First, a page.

Updated September 30, 2019

How to Cut the Cord

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There are ways to watch tv without cable or satellite. What is the best alternative to cable? Keep reading for the top streaming service options.

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In this article, we guide you on the basics of cord-cutting. Read on to find out if you should quit cable TV, and how you can do it.

Should I Cut the Cord?

First, ask yourself if it's worth cutting your cable service. It doesn't make sense to quit cable only to pay more for internet and stream TV.

Do you already have home internet service?
If you already have internet, it makes a lot of sense to cut the cord. Streaming services are cheaper than cable, and more flexible on monthly fees too.

However, if you don't already have an internet service, it may be cheaper to continue your cable subscription. Signing up for a new internet and streaming TV service will likely cost you more per month than just cable.

Also, bear in mind that you'll need fast and limitless internet connection for streaming TV. Mobile hotspot or satellite internet will be too slow and have limited data.

Are you already spending at least $50 per month on cable TV?
The average price of streaming TV is between $40 to $45 per month (although it can go up to $75 too). If you already only spend that much on cable TV, then there probably aren't enough reasons to switch.

There are cheaper streaming TV options (like Sling TV). However, you'll probably get fewer channels than what you have now.

Are you tech-savvy?
While streaming TV is cheaper than cable, it does come with a few drawbacks. For one, you'll need to be comfortable with new technology.

This includes smart TVs, streaming devices, and smartphone apps. If all this tech is confusing for you, then cable TV is the simpler choice.

Watching sports
Cutting the cord doesn't mean you need to miss out. Check out our guide for the best ways to watch sports without cable.

Are you just tired of cable?
Cable TV has obvious downside: being locked in a contract, pricy equipment fees, and haggling with customer service, for example.

If you'd rather not deal with that, streaming TV is a great alternative.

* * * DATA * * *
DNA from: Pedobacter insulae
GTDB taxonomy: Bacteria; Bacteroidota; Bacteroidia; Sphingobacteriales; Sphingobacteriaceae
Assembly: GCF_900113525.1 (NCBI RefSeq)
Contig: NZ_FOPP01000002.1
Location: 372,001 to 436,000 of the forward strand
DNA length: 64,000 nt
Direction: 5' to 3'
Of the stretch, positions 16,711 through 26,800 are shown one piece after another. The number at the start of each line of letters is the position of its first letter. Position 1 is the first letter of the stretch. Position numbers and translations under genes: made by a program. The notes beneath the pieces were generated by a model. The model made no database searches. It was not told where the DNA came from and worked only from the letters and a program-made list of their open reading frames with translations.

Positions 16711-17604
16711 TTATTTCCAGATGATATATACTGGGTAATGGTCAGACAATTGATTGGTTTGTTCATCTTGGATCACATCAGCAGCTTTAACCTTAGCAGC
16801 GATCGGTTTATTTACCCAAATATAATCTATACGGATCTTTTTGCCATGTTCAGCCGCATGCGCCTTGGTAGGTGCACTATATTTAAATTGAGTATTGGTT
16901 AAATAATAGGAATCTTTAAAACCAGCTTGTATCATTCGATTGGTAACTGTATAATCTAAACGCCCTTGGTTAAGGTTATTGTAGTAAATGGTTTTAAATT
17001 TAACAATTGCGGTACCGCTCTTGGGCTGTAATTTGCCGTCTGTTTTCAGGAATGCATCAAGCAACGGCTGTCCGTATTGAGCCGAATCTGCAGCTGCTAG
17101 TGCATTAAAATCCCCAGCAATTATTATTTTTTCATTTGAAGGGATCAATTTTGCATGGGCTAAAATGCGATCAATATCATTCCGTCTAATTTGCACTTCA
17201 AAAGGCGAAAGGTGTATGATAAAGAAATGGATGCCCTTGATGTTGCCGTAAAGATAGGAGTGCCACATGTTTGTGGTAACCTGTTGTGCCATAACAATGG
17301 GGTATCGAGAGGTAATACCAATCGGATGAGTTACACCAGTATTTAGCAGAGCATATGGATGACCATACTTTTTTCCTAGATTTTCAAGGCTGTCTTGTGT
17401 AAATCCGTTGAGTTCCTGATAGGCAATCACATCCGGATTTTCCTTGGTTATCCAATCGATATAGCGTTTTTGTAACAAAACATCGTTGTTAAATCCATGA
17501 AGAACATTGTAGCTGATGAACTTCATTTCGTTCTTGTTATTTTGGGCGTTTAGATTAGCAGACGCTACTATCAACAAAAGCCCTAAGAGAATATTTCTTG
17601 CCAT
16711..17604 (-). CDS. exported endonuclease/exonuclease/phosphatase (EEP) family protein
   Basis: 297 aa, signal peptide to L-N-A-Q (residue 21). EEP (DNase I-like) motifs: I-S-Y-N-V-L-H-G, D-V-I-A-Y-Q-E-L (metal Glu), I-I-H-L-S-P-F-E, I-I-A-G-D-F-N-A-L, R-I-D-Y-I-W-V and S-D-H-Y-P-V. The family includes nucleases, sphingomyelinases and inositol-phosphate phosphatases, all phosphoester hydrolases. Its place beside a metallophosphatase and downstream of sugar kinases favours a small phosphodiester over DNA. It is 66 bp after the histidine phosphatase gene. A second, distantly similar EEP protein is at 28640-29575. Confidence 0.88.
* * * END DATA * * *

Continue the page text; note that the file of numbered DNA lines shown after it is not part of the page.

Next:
Cord-Cutting: The Basics

Once you've decided to cut the cord, you'll need a few basic things. Here's what you should have:

Internet Service
Having an internet connection is the most important part of cutting the cord. For streaming, you'll need a fast connection, preferably one with no data cap.

Streaming services use about 2-3 GB per hour, which can really eat up your data allowance if you're not careful.

If you're on a limited internet plan like satellite or DSL, we don't recommend cutting the cord. These type of internet connections have slower speeds and strict data limits. It's not enough for streaming video.

Your connection should be at least 15 Mbps (megabits per second) for each streaming device. For example, if you have 4 TVs in your home, you'd want a connection with speeds of at least 60 - 100 Mbps.

If your internet options are limited, we recommend sticking with your cable company for now. Without good internet, there really aren't any good alternatives to cable.

Another thing that's important is a Wi-Fi router. You'll need Wi-Fi in your home so your smart devices can connect to the internet from any part of the house.

Looking for an internet service provider? Read our reviews to see if these providers are right for you.

Streaming Services
Just like cable TV, you'll need to subscribe to an online TV provider. These can be on-demand video (like Netflix) or a bundle of live TV channels, just like cable TV.

The difference is that over-the-top TV services are cheaper than cable and have no contract. There's no equipment to install either, so you save on installation and equipment rental fees.

Does Roku offer 4K streaming?
Some Roku streaming devices and smart TVs offer 4K ultra-HD content. You can browse the selections by pressing the HOME button on your remote and looking for 4K UHD Content Available in the Streaming Channels section.

Streaming Devices
After you've subscribed to a streaming service, you'll need a streaming device to watch it on TV, such as the Roku Streaming Stick, Amazon Fire TV Stick, Apple TV, or Google Chromecast.

These devices plug into your TV's HDMI port. They then connect to the internet (through your Wi-Fi) and stream content on your TV.

Smart TVs are TVs which can connect to the internet without a streaming device. They usually come pre-installed with streaming apps and services. All you need is an account to access them.

If the app doesn't come pre-installed, you can usually download them via the store page of your smart TV too.

Not all smart TVs will have the app you need, especially if it's a few years old. Before buying one, make sure to check if it's compatible with your streaming service!

To be clear, you don't need a smart TV to cut the cord. All you need is a way for your TV to stream content. This can be from a digital streaming device or even your gaming console, like the Xbox or PS4.